by D.M Aderibigbe
ERE AAYO (BOARD GAME)
The graveyard beside Tunde’s house along Mabadeje street was a terror to my mother, even though she didn’t know either the colour of the gate or the type of fence molded around it. Mum’s fear was because of me, owing to how frequently, I visited Tunde’s house. Most times, I stayed back at Tunde’s, until the stars started shooting out of the sky, before I headed home. Mum’s heart was usually an admixture of paranoia and irascibility; paranoid, soon, I would get possessed by a ghost spirit, irascible, I hadn’t heeded to her warnings of holding the sand of Tunde’s street in my palms.
There was nothing so special that tethered me to Tunde’s house, except Ere Aayo (Board Game). I was not a good player of the Board Game, but a spectacular spectator, and the guys at Tunde’s house were far the best I had seen. They were so good that their excellence drew people to Tunde’s house, like the corn draws the hen. Tunde’s house soon
became a mini-stadium.
One night, after vicariously watching exciting bouts between the two best players of the game for hours, nature crept into my body, and I lost the hold of myself to a slab at the front of Tunde’s house. The loud cry of my phone woke me up. Mum swore at me on the phone. I should be home before the next turn of the hour hand.
I headed for home, accompanied by Tunde, we singly walked across the dark solitary street. Tunde was the first to mention the sound of legs, trailing us, we turned back, saw darkness and nothing more. He sought for my permission to go back home, while I went ahead alone.
I started to run through the darkness in fear, legs ran after me. “Stop there else you’ll die,” a voice threatened. I stopped, like a
bus that reaches a bus-stop. I saw a human, but with a purely white skin, spangling, like a mirror placed in the sun. His two eyeballs had
no irises. He came closer to me; I closed my eyes in terror. My mouth couldn’t scream, but my heart did, my eyes couldn’t cry, my penis did. A force, more like a violent breeze, bent my knees until my knee-cap kissed the ground. “Spare me please!” I managed to sputter. The ghost heard my pleas and left.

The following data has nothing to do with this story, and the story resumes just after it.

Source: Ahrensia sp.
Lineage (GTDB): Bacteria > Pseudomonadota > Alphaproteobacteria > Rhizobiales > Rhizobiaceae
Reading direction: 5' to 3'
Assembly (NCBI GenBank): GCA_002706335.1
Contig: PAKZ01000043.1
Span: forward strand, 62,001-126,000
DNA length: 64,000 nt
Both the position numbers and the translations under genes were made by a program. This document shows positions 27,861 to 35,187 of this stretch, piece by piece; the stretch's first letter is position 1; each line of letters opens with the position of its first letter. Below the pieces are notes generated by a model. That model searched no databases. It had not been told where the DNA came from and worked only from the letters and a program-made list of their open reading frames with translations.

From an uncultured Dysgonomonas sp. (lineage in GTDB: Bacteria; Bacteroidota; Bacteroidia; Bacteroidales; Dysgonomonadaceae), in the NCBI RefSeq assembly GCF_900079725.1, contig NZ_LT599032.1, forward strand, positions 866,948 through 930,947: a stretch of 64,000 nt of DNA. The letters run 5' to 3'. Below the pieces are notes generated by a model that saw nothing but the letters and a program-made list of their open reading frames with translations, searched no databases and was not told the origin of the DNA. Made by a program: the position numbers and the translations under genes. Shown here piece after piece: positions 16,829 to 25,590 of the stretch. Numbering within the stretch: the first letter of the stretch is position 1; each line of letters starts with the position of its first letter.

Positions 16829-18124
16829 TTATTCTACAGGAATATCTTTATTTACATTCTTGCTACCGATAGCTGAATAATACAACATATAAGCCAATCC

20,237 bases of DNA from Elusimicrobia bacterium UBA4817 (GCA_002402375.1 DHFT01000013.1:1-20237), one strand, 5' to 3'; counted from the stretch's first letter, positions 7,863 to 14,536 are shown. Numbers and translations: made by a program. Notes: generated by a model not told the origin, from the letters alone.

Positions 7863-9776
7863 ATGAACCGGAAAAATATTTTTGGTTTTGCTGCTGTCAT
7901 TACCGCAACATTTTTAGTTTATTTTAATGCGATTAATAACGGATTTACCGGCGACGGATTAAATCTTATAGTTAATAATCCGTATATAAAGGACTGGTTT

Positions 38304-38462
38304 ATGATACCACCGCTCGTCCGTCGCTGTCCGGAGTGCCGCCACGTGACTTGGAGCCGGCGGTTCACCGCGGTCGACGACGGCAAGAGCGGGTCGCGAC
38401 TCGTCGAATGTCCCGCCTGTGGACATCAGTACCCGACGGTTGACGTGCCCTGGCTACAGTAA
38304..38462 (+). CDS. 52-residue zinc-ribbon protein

I got home expecting to see vitriolic words jump out of mum’s mouth, like they usually did. Mum surprisingly told me to come and have a chat with her. She told me a story of a girl who lost her dad and because of that, never left the grave-yard for 3 days. By the time she finally left, her irises had cleaned off from her eyeballs. She cried of ghost every night. She was taken to an African Church where she was bathed with a bucket full of Omi mimo( Holy Water) . She fared better but a thorough departure from her previous self.
As mum stood up, the revolting encounter with the ghost stirred in my stomach, like a gastric problem, but I didn’t let it out, I went to
bed, to sleep with it. The next day, mum was chuffed to see me watching movies in the living room, when she returned from her shop.
“You know what son, I’m so glad you picked up lessons from the story I told you last night, that’s so wonderful of you, oko mi.” Mum said exultantly.
I squat, like a frog that wants to take a leap, at the front of a bowl of water. You stand beside me, directing your gaze downward to me.
“Would you stay with me forever?” You ask, using your hand to press down the latter part of my head, and push up my face, so you could see my naked emotion.
“Yes, I would be most grateful, if that happened.” I reply with so much catharsis.
Dimples dig holes on your cheeks, as you smile. Then you say – “I’ll be honoured to be your Mrs.”
I rise up from my previous low position, grab your waist, like a baby, holds a bottle. ” Ololufe mi, I feel like staying this way forever.” I
Your talented brother comes with an itty-bitty ship he makes with papers, and puts it on top of the water in the bowl. We both watch
with respect, as the boy’s comely creation drifts on the water.
“I wish this ship was humongous enough to size the both of us, we would have made love in it.” I say.
Your countenance change when I finish saying that. I try to stroke your hair and cosset you to know what’s wrong.
“Don’t you dare touch me anymore! That was exactly what the last 2 guys that have broken my heart said – I want to make love to you in a ship.” You thunderously say, and walk out on me,
I turn back to the bowl, only to find the paper ship drowning in the water.
D.M Aderibigbe was born in 1989 in Lagos. He is an undergraduate of History and Strategic Studies. His poetry and short fiction have appeared in journals across 10 countries of the world including; Cannon’s Mouth, WordRiot, The Delinquent, Ditch, Red River Review, Thickjam among many others.